Sun Java Communications Suite 5 Deployment Planning Guide

Instant Messaging Supported Standards

Instant Messaging is built on native Internet technology, so you can maintain a single architecture inside and outside your organization, even when collaborating with your customers and partners. Additionally, you aren’t locked into a proprietary system. All key components of Instant Messaging are based on proven, open Internet standards such as:

Instant Message Structure Format

XMPP protocol is used to format the instant messages. The message bodies themselves may be wrapped in HTML.

Access Protocol

In Instant Messaging, user information and preferences are retrieved from an LDAP directory. This directory can either be dedicated for use by Instant Messaging, or be shared by other components such as Access Manager or Portal Server. User data is typically retrieved using LDAP search functions. Instant Messaging deployments that make use of Access Manager and Portal Server make use of the same LDAP server.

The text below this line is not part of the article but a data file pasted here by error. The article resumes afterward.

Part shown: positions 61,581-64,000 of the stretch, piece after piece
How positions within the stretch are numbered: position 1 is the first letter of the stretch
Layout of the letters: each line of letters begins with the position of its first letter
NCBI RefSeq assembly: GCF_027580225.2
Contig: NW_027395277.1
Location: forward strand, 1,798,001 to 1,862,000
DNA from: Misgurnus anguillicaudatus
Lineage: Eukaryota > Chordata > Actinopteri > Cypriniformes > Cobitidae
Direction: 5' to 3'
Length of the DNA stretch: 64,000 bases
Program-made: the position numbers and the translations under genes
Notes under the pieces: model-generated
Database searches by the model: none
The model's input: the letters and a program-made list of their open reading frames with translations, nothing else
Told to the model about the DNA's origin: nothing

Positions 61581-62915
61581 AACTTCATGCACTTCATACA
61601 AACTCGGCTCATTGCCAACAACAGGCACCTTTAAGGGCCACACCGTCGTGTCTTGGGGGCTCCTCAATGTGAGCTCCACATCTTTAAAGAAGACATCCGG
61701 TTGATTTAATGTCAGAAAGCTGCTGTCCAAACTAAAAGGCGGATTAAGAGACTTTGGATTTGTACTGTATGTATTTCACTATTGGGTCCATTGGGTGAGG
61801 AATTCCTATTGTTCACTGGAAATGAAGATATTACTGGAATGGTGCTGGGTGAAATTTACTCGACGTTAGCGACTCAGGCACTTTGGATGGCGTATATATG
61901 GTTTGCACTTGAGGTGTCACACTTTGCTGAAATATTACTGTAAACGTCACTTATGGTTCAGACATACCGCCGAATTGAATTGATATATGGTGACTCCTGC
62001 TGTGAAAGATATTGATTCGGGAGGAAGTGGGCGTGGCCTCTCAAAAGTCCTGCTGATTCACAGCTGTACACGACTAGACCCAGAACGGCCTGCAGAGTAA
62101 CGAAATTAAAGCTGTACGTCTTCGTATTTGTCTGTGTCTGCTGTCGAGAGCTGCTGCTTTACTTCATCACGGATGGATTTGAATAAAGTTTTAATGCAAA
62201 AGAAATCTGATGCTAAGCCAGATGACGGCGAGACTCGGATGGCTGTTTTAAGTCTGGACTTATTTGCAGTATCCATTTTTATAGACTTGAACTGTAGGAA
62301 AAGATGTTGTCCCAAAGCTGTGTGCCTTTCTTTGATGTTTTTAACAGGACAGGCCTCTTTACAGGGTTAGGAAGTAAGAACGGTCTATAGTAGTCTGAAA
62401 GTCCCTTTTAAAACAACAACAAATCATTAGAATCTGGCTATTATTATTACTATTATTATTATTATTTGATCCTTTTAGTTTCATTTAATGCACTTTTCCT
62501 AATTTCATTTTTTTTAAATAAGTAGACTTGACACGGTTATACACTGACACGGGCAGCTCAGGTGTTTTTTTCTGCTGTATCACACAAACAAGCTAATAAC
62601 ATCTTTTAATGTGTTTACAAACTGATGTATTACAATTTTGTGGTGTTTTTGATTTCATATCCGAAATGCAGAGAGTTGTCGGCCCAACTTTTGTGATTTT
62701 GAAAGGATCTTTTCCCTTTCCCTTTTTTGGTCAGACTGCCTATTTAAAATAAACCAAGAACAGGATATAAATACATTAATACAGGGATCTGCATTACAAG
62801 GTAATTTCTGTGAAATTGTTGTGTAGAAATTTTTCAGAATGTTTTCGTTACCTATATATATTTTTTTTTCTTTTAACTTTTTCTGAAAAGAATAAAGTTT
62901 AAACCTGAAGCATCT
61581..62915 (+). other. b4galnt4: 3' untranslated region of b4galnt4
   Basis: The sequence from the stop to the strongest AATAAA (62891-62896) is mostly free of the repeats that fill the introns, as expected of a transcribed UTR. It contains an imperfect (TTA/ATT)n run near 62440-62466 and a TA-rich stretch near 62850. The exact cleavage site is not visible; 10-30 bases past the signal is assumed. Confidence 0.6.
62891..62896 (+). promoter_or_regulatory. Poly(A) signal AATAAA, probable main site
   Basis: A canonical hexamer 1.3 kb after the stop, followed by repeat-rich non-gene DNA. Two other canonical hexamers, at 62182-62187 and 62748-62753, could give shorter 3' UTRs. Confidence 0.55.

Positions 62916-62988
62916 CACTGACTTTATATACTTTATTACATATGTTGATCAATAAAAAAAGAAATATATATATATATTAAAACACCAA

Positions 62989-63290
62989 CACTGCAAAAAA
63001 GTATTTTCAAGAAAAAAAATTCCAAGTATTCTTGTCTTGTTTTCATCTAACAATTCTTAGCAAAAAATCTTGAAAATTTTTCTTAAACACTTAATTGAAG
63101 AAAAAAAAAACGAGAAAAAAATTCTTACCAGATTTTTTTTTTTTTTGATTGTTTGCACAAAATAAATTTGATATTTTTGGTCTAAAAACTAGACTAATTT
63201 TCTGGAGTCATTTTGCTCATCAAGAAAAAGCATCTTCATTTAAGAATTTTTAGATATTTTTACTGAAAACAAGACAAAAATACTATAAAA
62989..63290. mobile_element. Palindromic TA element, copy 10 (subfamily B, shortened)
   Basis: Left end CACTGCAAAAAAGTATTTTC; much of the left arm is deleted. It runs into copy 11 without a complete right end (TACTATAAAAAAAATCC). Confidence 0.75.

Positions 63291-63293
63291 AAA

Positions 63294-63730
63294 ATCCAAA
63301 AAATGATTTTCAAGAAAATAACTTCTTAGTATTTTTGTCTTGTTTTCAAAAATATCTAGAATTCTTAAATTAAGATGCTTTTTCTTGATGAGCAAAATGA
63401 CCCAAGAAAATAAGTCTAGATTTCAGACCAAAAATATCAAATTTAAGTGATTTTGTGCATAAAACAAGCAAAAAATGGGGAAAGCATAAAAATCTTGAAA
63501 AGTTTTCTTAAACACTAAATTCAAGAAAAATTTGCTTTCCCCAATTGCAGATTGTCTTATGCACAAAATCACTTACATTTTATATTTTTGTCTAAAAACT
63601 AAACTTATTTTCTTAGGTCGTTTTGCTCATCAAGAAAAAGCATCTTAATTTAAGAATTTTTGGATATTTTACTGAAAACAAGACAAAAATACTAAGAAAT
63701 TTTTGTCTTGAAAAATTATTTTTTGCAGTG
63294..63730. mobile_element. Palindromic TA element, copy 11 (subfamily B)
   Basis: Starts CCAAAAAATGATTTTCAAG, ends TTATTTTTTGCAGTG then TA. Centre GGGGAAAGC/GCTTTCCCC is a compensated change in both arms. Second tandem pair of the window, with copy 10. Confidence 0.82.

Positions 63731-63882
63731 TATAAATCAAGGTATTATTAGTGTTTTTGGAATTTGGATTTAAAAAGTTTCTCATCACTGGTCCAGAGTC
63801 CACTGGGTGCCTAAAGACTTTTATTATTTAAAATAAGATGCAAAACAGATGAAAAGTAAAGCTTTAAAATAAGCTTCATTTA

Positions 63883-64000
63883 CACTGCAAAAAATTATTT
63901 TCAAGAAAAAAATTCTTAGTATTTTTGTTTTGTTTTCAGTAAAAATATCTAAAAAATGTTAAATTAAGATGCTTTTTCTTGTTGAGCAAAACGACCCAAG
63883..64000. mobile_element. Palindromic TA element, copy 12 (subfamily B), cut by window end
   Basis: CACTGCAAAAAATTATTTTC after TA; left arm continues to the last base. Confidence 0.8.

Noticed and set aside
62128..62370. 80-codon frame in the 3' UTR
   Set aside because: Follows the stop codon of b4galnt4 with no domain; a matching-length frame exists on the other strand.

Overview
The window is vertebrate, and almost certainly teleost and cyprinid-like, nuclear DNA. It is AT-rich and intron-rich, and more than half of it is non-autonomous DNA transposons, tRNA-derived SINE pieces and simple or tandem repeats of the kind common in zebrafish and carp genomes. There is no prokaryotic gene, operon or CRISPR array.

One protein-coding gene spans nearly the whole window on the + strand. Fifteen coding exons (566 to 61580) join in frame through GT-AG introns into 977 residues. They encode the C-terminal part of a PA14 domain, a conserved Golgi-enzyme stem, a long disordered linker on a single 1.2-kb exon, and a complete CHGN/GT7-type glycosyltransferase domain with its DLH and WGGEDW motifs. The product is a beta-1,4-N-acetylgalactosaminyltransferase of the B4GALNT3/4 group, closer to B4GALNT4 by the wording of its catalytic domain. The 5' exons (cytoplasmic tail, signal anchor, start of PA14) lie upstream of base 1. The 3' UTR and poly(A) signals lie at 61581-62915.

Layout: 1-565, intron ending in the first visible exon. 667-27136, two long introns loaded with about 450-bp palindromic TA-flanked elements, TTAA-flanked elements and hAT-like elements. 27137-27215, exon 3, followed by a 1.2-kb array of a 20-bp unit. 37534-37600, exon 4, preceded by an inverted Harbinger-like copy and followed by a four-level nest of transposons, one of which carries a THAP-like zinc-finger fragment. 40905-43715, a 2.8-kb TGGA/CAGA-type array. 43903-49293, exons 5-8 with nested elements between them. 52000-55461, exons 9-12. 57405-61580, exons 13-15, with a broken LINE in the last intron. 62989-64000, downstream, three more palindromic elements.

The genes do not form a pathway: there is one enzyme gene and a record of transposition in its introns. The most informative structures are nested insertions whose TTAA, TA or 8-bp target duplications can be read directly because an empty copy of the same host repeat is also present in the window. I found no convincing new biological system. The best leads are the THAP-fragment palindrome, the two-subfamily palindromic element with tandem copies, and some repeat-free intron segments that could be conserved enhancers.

Communication and Message Transfer Protocols

Instant Messaging server-to-server and client-to-server communications occur over TCP/IP. You can secure these communications by using TLS encryption.

Instant Messaging uses SMTP to send messages to offline users and for email archiving.

Browsers use HTTP to retrieve Instant Messenger resource files from the Web server. Once retrieved, the browser reads the HTML and displays the contents of the files. Client-to-server communication can take place over HTTP/HTTPS/SOCKS proxy. Also, HTTPBIND is a server component (that uses the HTTP protocol) through which browser-based XMPP clients can communicate with the Instant Messaging server.

Instant Messaging 7.2 is an XMPP client/server solution, able to communicate with XMPP-compliant servers, clients, and gateways. Gateways are available in the open-source community to enable communication between Instant Messaging server and AOL, Yahoo, and other instant messaging systems.